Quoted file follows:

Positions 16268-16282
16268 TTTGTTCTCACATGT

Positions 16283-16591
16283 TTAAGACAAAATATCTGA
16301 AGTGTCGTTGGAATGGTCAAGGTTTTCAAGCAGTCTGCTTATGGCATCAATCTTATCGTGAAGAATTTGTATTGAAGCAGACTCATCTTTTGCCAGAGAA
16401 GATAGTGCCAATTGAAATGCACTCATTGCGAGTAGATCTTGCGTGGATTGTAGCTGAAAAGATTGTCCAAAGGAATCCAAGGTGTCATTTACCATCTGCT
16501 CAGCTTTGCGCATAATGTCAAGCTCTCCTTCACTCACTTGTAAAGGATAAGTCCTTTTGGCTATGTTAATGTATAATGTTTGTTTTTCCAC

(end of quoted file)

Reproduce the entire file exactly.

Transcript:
Positions 16268-16282
16268 TTTGTTCTCACATGT

Positions 16283-16591
16283 TTAAGACAAAATATCTGA
16301 AGTGTCGTTGGAATGGTCAAGGTTTTCAAGCAGTCTGCTTATGGCATCAATCTTATCGTGAAGAATTTGTATTGAAGCAGACTCATCTTTTGCCAGAGAA
16401 GATAGTGCCAATTGAAATGCACTCATTGCGAGTAGATCTTGCGTGGATTGTAGCTGAAAAGATTGTCCAAAGGAATCCAAGGTGTCATTTACCATCTGCT
16501 CAGCTTTGCGCATAATGTCAAGCTCTCCTTCACTCACTTGTAAAGGATAAGTCCTTTTGGCTATGTTAATGTATAATGTTTGTTTTTCCAC